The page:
Isobel Coleman

Democracy in Development

Coleman maps the intersections between political reform, economic growth, and U.S. policy in the developing world.

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The G8 and Arab Democratic Transitions

by Isobel Coleman
May 27, 2011

Heads of state and world leaders arrive for the G8 summit in Deauville, France, May 26, 2011 (Yves Herman/Courtesy Reuters).

Yesterday at the G8 meeting in France, the big announcement from the assembled leaders was the launch of the “Deauville Partnership” (referring to the seaside resort where the meeting was held) to support democratic transition in the Middle East through increased economic engagement.

The Deauville Partnership picks up where Obama’s speech on the Middle East last week in Washington left off, with a promise to support “partnership countries” (Tunisia and Egypt being the first two) in the “economic and social reforms they will undertake, particularly to create jobs and enshrine the fair rule of law, while ensuring that economic stability underpins the challenge of transition to stable democracies.”

Echoing Obama’s speech, the Deauville Partnership commits to working with Middle East governments on economic reform—particularly on improving transparency, governance and accountability. It also reiterates Obama’s call to foster more regional and global integration on trade. But economic reforms and trade agreements take a long time to structure and even longer to generate tangible economic gains. The Middle East needs immediate assistance. In recognition of this, the G8 leaders called upon the multilateral development banks to mobilize significant resources in support of Arab countries struggling their way to democracy.  While some news headlines declared that as much as $40 billion has been pledged to promote economic stability and growth in region, how much of that is actually new money is not clear. Earlier this week, the World Bank announced up to $4.5 billion in new lending to Egypt and an additional $1 billion for Tunisia. The European Investment Bank said it would provide another 6 billion Euros by 2013. The G8 also called upon the European Bank for Reconstruction and Development (EBRD), which has focused on rebuilding the economies of Eastern Europe in the post-Cold War period, to extend its geographic reach to the Middle East. The EBRD has indicated that it could extend up to $2.5 billion in new loans to the region. The IMF has said it could make as much as $35 billion available in loans, but some of that has already been announced.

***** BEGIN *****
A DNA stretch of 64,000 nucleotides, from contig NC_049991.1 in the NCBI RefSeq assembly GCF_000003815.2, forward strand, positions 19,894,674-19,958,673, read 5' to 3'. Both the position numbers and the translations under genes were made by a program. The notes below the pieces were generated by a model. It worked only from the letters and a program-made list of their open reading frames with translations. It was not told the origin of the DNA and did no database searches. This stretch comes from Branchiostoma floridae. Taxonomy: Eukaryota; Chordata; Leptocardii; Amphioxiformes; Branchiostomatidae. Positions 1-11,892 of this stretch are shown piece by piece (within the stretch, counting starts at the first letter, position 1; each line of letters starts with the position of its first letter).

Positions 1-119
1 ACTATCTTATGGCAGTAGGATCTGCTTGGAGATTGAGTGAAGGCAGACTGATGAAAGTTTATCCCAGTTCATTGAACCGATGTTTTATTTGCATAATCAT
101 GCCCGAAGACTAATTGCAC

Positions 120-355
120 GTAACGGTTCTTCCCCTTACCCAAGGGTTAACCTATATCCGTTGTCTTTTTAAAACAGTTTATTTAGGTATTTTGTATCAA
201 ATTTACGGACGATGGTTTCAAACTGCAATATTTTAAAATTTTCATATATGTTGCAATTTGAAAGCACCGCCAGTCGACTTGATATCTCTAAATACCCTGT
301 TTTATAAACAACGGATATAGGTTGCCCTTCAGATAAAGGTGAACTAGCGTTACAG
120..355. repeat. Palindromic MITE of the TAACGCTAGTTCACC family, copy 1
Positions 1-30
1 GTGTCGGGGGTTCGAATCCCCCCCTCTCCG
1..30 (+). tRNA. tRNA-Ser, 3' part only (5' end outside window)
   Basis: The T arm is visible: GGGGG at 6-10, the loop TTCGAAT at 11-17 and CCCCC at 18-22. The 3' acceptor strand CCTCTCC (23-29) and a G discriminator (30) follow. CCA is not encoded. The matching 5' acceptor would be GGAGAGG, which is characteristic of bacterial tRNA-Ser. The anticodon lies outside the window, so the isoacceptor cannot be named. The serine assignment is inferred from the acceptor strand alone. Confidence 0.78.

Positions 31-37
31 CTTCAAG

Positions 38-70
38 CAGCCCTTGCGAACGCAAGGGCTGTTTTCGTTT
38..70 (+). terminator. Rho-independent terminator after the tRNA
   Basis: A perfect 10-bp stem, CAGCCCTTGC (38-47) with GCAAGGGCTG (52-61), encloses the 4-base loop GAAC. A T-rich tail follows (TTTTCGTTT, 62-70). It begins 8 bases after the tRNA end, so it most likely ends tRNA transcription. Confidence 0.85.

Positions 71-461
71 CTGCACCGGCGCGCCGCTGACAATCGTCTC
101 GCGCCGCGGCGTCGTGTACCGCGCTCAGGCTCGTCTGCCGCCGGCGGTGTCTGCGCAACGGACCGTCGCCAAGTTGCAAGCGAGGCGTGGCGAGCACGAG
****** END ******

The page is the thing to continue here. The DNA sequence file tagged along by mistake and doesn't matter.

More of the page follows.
Given the domestic economic challenges facing the leaders of the G8, these new multi-billion dollar commitments to the Middle East reflect the deep concern they share about the vulnerability of the democratic transitions taking place. The European leaders of the G8 understand that economic meltdown in North Africa puts enormous demographic pressure on them. Already, Italy and France are experiencing waves of desperate refugees from Tunisia and Libya. The longer the unrest continues, the more likely the immigration problem is to explode. More broadly, the Deauville Partnership recognizes that economic engagement is the best way for G8 countries to help coax the Arab transitions in positive directions. Whether these new commitments are sufficient to make a difference remains to be seen. The IMF released a new report at the G8 meeting estimating that the oil-importing countries of the Middle East could require as much as $300 billion to meet their external and fiscal financing needs just in the next two years. The Deauville Partnership, and all these other commitments, are helpful, but only a start.

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